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September 25, 2018


Luis Enrique

what's your thinking on whether wages would adjust to (partially?) offset the effect on workers' total compensation?

Dave Timoney

One aspect of McDonnell's speech that hasn't garnered much coverage is the idea that "a proportion of revenues generated by the ‘inclusive ownership funds’ will be transferred back to our public services as a social dividend".

This provides a way of increasing taxation without necessarily changing the headline level of Corporation Tax, and in a manner that is likely to command popular support. Significantly, this hints at a path towards a possible UBI rather than just a conventional sovereign wealth fund.

In other words, McDonnell appears to be interested in something wider than just workers' equity within a subset of industry.


Philip Aldrick in The Times today claims this is a sneak tax, as pointed out by 'From Arse to Elbow' above. "Under Labour’s proposals, every company in Britain with more than 250 staff, including listed multinationals, would be compelled to hand over a tenth of the business to its employees, staggered over ten years. Staff would collect the first £500 of their dividend entitlement, with the state taking the rest." https://www.thetimes.co.uk/edition/business/mcdonnell-s-employee-ownership-is-a-stealth-tax-on-big-business-k0xz9mqzt


The workers won't own f*ck all, because they can't sell it. Just like when 'everyone' owned the nationalised industries, no one got their bit to sell. Ergo the workers will have no more say in how the company they work for is run that the workers had in the nationalised industries. Its all just a way for the likes to McDonnell to get more power in his hands. The workers won't each get a vote for 'their' shares at the AGM, it'll be done as block vote stitched up in a back room somewhere by some Momentum thug, in the same manner those 'votes' were taken for strikes in the 70s - vote against and get beaten up.

This is all great stuff anyway, I hope it happens, then the workers will find out what socialism is all about, good and hard. Lots of 'democratic rights' in theory, f*ck all freedom in practice.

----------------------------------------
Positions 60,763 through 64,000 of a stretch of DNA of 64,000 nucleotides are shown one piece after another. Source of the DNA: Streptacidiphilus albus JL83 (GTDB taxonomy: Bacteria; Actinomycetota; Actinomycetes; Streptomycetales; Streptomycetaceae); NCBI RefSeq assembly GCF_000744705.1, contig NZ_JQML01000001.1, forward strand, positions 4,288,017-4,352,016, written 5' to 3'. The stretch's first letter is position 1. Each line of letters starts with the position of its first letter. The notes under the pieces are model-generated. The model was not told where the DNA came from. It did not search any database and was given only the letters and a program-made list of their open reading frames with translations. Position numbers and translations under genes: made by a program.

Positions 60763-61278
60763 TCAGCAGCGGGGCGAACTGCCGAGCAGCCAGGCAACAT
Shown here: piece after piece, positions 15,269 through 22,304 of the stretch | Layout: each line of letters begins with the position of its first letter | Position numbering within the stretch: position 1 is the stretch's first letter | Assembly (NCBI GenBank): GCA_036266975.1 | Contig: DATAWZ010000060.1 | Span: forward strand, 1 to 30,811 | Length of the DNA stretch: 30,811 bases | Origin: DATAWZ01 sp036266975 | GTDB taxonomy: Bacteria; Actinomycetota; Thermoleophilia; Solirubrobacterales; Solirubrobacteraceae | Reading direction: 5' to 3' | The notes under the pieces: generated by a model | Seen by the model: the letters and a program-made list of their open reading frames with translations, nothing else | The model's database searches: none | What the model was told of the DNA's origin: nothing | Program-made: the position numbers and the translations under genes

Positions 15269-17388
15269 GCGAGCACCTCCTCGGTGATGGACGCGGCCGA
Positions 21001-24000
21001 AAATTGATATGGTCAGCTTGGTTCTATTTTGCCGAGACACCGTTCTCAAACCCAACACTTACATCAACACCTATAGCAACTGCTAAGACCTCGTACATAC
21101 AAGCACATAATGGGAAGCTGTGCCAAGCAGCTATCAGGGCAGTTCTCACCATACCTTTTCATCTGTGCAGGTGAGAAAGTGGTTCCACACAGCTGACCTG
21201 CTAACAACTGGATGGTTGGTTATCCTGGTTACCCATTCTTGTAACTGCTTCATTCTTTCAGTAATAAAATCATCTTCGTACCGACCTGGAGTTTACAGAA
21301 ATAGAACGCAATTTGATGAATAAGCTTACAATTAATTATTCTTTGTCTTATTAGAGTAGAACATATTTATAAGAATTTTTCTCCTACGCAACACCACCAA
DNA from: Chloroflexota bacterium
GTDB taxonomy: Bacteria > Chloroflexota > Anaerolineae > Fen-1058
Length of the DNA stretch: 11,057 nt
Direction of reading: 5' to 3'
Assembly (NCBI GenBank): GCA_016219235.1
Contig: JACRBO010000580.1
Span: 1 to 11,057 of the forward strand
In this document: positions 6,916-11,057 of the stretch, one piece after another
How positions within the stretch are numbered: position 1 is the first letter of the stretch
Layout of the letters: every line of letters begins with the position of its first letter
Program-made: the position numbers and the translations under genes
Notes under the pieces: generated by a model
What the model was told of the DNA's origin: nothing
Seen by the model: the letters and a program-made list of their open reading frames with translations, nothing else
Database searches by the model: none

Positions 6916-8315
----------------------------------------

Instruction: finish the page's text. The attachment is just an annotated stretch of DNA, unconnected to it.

Great post Chris!

Just one point though: The share issue will be more like a bonus issue than a rights issue since no cash will change hands. Moreover, the pre-emption rights that normally accompany a share issue will have to be negated in respect of the share issue. I presume legislation will achieve this.

Christopher H.

I think this is a good plan although I like the SWF-UBD plan better.

Exciting that Labour is being ambitious.

Supposedly the Meidner plan in Sweden was fought viciously by business interests b/c they understood it was a democratic challenge to their power.


Needless to say the details have not been published - no doubt they haven't been thought about very much at all - but the devil will certainly be in those details.

I understand that this will apply only to UK listed firms. Is that right?
The Guardian's resident genius Aditya Chakrabortty claimed it would not apply to Apple or Google, though he "wasn't sure" about Amazon...LOL...
So no such scheme for them or Ford, Nissan, Microsoft, Oracle, Merck, GE...though of course most will have their own (sensible) schemes anyway.
Can this be avoided by the simple expedient of shifting domicile and/or listing?
Should the London Stock Exchange begin winding itself down now?

Luis Enrique

is it right that workers won't be able to sell their shares? In which case:

"Roger Farmer has proposed that the Bank of England acts to stabilize animal spirits by using a form of QE to directly raise share prices in a slump. Right now, this is ruled out on the grounds that it would increase inequality. If, however, shares are more widely held, this objection disappears."

The objection does not disappear. Why do workers care if the prices of shares they cannot sell goes up?


It's quite a bad policy. Giving workers ownership of the company like this does NOT empower them, nor does it give them a voice, it doesn't even give them a higher share of profits. The shares are held by a trust, which will distribute dividends and vote proposals. Given that setting up an individual trust for every business of more than 250 employees in the UK would be an enormous waste of resources, it would have to be a centrally run one, so who decides how workers vote their stakes?

As for the dividend - depending on who they work for, workers could see effective taxes on dividends of over 99% (example of shell cited here: https://www.bbc.co.uk/news/business-45626043). No other shareholder receives this treatment - why exactly is a government that is pro-worker willing to treat workers far worse than rentiers?

Tony of CA

Capitalism has already failed, the financial elites just don't want to admit it.

Brutto Buono

What's going on here? Workers turning into owners? Great...are they prepared to share the downside as well as the upside: and I mean REAL downside, not that you have fixed income, regardless...

Oh, I misread: it's just another way to tax business while profiling Labour as the well-meaning speaker for ignorant workers...

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